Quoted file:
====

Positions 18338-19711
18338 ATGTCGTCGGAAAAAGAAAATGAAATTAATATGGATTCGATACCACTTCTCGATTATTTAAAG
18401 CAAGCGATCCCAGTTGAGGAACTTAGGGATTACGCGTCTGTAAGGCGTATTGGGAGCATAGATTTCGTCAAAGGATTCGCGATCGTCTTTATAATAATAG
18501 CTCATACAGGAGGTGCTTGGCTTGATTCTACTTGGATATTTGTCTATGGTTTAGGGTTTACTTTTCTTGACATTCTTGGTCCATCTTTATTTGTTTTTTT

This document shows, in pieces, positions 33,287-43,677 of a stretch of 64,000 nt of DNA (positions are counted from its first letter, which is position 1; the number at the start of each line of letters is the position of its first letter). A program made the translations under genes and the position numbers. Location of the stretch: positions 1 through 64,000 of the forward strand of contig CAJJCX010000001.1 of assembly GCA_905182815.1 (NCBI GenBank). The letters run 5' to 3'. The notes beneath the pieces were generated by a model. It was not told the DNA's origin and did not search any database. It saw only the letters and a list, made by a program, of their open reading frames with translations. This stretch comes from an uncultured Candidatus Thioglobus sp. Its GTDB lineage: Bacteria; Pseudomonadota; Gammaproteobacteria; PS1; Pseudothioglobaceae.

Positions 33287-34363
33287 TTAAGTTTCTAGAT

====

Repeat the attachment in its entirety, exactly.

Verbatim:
Positions 18338-19711
18338 ATGTCGTCGGAAAAAGAAAATGAAATTAATATGGATTCGATACCACTTCTCGATTATTTAAAG
18401 CAAGCGATCCCAGTTGAGGAACTTAGGGATTACGCGTCTGTAAGGCGTATTGGGAGCATAGATTTCGTCAAAGGATTCGCGATCGTCTTTATAATAATAG
18501 CTCATACAGGAGGTGCTTGGCTTGATTCTACTTGGATATTTGTCTATGGTTTAGGGTTTACTTTTCTTGACATTCTTGGTCCATCTTTATTTGTTTTTTT

This document shows, in pieces, positions 33,287-43,677 of a stretch of 64,000 nt of DNA (positions are counted from its first letter, which is position 1; the number at the start of each line of letters is the position of its first letter). A program made the translations under genes and the position numbers. Location of the stretch: positions 1 through 64,000 of the forward strand of contig CAJJCX010000001.1 of assembly GCA_905182815.1 (NCBI GenBank). The letters run 5' to 3'. The notes beneath the pieces were generated by a model. It was not told the DNA's origin and did not search any database. It saw only the letters and a list, made by a program, of their open reading frames with translations. This stretch comes from an uncultured Candidatus Thioglobus sp. Its GTDB lineage: Bacteria; Pseudomonadota; Gammaproteobacteria; PS1; Pseudothioglobaceae.

Positions 33287-34363
33287 TTAAGTTTCTAGAT